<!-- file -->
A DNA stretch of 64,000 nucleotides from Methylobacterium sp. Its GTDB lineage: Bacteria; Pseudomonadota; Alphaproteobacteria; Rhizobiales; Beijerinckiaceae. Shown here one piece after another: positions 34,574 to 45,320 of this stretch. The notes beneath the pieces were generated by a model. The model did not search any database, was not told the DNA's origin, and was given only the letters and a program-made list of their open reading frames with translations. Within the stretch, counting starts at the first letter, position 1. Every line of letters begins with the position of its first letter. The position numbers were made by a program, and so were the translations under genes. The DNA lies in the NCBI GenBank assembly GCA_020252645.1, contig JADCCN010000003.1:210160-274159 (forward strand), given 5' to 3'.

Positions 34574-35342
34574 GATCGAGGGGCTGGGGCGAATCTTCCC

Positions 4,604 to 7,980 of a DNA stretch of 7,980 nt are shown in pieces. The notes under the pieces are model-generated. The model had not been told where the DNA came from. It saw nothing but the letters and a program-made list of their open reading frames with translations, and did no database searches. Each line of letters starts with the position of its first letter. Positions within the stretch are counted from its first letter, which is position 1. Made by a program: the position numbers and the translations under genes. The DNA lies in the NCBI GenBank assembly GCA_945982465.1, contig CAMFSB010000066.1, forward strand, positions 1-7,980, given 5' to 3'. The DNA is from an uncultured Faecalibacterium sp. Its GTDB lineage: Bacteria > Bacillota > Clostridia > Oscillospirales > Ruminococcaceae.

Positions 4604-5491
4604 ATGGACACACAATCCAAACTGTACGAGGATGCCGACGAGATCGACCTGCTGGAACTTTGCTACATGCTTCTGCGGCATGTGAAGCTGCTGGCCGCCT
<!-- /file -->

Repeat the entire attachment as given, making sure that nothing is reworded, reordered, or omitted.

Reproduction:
A DNA stretch of 64,000 nucleotides from Methylobacterium sp. Its GTDB lineage: Bacteria; Pseudomonadota; Alphaproteobacteria; Rhizobiales; Beijerinckiaceae. Shown here one piece after another: positions 34,574 to 45,320 of this stretch. The notes beneath the pieces were generated by a model. The model did not search any database, was not told the DNA's origin, and was given only the letters and a program-made list of their open reading frames with translations. Within the stretch, counting starts at the first letter, position 1. Every line of letters begins with the position of its first letter. The position numbers were made by a program, and so were the translations under genes. The DNA lies in the NCBI GenBank assembly GCA_020252645.1, contig JADCCN010000003.1:210160-274159 (forward strand), given 5' to 3'.

Positions 34574-35342
34574 GATCGAGGGGCTGGGGCGAATCTTCCC

Positions 4,604 to 7,980 of a DNA stretch of 7,980 nt are shown in pieces. The notes under the pieces are model-generated. The model had not been told where the DNA came from. It saw nothing but the letters and a program-made list of their open reading frames with translations, and did no database searches. Each line of letters starts with the position of its first letter. Positions within the stretch are counted from its first letter, which is position 1. Made by a program: the position numbers and the translations under genes. The DNA lies in the NCBI GenBank assembly GCA_945982465.1, contig CAMFSB010000066.1, forward strand, positions 1-7,980, given 5' to 3'. The DNA is from an uncultured Faecalibacterium sp. Its GTDB lineage: Bacteria > Bacillota > Clostridia > Oscillospirales > Ruminococcaceae.

Positions 4604-5491
4604 ATGGACACACAATCCAAACTGTACGAGGATGCCGACGAGATCGACCTGCTGGAACTTTGCTACATGCTTCTGCGGCATGTGAAGCTGCTGGCCGCCT